Large pools of extracellular mucin are present, lined by malignant glandular epithelium.
The malignancy epithelium consists of atypical appearing pseudostratified hyperchromatic cells. Some of the mucin pools have an attenuated or absent epithelium. The mucin appears to dissect with relative ease into the stromal tissues.
While there is some debris within the mucin, there are no signet ring cells. The cells floating in the mucin are consistent with macrophages.
The WHO classification recognizes a subset of tumors that have >50% extracellular mucin as a mucinous subtype. If there is prominent extracellular mucin but it comprises >10% but less than 50% of the tumor volume, the term "adenocarcinoma with mucinous features" is most appropriate. When more than 50% of the tumor contains signet ring cells, then the diagnosis is specified as "signet ring cell carcinoma".
Mucinous adenocarcinoma accounts for about 10% of all colon cancers. DNA mismatch repair defects and MSI-H are seen more often in this subtype (Chiang) and p53 is less frequently positive.
Patients with HNPCC (Lynch syndrome) and younger patients are more likely to be affected. These tumors arise with equal frequency in the right and the left colon.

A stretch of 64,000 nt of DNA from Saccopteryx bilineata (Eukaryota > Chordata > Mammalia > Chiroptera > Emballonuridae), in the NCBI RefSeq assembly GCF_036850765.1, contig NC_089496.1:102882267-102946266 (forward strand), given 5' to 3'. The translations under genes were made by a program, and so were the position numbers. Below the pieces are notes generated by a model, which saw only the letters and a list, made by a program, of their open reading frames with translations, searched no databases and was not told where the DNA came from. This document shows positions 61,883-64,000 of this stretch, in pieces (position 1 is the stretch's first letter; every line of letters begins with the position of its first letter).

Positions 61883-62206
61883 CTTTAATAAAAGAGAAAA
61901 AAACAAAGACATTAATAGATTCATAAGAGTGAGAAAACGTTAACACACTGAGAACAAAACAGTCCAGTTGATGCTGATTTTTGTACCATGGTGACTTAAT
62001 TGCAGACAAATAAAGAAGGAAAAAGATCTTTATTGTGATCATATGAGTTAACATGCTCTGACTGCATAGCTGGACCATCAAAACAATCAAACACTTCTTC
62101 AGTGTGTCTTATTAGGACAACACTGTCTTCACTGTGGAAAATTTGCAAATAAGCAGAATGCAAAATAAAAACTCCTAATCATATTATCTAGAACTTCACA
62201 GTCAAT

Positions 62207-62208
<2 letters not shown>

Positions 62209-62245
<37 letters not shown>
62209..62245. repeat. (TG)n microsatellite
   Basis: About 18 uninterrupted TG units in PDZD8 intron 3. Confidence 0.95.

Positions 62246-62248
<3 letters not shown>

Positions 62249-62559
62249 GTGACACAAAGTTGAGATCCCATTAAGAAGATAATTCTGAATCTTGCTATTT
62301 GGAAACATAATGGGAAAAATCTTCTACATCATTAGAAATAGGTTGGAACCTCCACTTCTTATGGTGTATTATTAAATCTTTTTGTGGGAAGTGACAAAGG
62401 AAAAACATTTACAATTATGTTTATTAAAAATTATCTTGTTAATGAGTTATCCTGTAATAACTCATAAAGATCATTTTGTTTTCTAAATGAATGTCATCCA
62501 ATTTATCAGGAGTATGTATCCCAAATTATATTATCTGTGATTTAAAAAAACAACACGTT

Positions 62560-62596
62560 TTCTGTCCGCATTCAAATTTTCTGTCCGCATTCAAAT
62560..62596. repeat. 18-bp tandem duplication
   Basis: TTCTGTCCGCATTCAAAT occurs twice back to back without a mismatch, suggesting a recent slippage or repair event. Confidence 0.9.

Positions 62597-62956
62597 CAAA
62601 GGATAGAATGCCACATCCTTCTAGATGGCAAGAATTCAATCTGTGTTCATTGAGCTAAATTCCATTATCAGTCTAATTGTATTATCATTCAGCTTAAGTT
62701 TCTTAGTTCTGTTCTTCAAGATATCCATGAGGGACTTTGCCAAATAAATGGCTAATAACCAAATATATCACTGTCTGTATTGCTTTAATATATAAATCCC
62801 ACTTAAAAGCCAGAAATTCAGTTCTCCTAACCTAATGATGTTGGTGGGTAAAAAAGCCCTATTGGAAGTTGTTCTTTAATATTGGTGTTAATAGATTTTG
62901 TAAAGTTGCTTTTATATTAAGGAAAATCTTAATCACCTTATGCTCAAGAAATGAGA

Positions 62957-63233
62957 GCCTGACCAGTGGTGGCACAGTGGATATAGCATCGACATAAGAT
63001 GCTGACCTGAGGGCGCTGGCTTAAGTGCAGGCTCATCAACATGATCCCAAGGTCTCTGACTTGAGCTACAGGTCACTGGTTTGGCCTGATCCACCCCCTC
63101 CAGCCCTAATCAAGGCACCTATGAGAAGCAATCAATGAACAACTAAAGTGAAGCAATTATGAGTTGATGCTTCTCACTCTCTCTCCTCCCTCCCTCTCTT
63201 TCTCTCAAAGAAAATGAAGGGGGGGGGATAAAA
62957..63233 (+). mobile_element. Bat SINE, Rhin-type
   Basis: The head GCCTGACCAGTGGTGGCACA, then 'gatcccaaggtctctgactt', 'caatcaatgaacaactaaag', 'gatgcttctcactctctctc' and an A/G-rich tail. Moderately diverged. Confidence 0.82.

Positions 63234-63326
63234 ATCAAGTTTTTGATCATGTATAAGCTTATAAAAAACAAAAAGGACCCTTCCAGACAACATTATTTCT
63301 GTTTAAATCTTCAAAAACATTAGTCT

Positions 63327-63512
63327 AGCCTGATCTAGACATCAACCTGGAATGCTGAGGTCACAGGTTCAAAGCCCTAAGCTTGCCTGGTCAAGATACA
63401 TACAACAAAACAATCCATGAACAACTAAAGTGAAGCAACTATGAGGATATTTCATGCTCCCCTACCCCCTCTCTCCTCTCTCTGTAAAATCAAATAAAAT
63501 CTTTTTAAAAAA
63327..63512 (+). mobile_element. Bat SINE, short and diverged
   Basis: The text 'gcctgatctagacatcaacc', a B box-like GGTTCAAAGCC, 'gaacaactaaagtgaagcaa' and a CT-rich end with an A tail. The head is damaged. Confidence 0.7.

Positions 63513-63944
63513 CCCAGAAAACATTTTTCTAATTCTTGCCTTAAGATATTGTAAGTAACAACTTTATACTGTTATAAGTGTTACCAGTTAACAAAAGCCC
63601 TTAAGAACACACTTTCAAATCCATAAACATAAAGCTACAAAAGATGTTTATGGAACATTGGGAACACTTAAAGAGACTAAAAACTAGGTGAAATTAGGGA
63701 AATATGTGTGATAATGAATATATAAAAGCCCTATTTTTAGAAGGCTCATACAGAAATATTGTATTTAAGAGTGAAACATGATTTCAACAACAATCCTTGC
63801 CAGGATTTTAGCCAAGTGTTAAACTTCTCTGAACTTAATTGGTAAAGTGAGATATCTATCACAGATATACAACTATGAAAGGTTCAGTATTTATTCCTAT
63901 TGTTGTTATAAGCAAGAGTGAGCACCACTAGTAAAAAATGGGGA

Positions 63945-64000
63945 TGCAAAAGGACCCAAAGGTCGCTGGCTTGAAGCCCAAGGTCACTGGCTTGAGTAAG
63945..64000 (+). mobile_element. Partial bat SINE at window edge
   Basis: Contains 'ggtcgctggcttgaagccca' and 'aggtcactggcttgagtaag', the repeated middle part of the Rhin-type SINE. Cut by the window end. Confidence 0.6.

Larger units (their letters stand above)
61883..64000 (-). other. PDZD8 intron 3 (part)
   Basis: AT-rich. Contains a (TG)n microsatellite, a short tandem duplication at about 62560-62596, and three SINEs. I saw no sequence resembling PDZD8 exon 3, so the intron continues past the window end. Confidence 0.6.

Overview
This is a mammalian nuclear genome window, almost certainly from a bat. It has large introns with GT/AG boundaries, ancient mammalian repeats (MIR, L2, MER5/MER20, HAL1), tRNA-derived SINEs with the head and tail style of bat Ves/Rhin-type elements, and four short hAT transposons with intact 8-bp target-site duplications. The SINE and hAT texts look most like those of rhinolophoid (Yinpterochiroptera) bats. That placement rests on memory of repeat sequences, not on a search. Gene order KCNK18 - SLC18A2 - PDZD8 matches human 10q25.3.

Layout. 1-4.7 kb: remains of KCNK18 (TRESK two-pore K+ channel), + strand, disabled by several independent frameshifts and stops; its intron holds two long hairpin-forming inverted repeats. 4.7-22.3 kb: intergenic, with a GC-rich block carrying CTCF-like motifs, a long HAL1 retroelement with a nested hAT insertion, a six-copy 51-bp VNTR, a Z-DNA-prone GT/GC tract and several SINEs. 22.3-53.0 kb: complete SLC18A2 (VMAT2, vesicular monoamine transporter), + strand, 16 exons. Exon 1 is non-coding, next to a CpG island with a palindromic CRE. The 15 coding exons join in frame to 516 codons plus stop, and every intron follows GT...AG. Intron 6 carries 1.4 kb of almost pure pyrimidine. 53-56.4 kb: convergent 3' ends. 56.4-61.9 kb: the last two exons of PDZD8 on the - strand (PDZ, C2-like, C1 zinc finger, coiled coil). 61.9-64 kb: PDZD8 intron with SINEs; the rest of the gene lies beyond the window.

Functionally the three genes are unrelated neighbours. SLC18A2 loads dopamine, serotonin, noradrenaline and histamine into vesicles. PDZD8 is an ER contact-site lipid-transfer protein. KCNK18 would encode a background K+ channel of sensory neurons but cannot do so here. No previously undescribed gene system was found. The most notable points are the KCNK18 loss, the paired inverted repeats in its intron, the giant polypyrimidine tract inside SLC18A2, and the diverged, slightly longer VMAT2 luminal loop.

This tumor subtype has been reported to carry a worse prognosis than the comventional type of adenocarcinoma. Some suggestions for this observation relate to the mucin, which may (1) facilitate dissection of tissue planes resulting in more extensive growth or (2) prevention of the immunological recognition of tumor cells by interfering with inflammatory responses.
Tumors in at least one study showed significantly better survival in those with proximal location and those with MSI (Chiang).
and MAC tumor with MSI
Chiang JM, et al. Mucinous adenocarcinoma showing clinicopathological and molecular characteristics in relation to different colorectal cancer subgroups. Int J Colorectal Dis. 2010 Aug;25(8):941-7.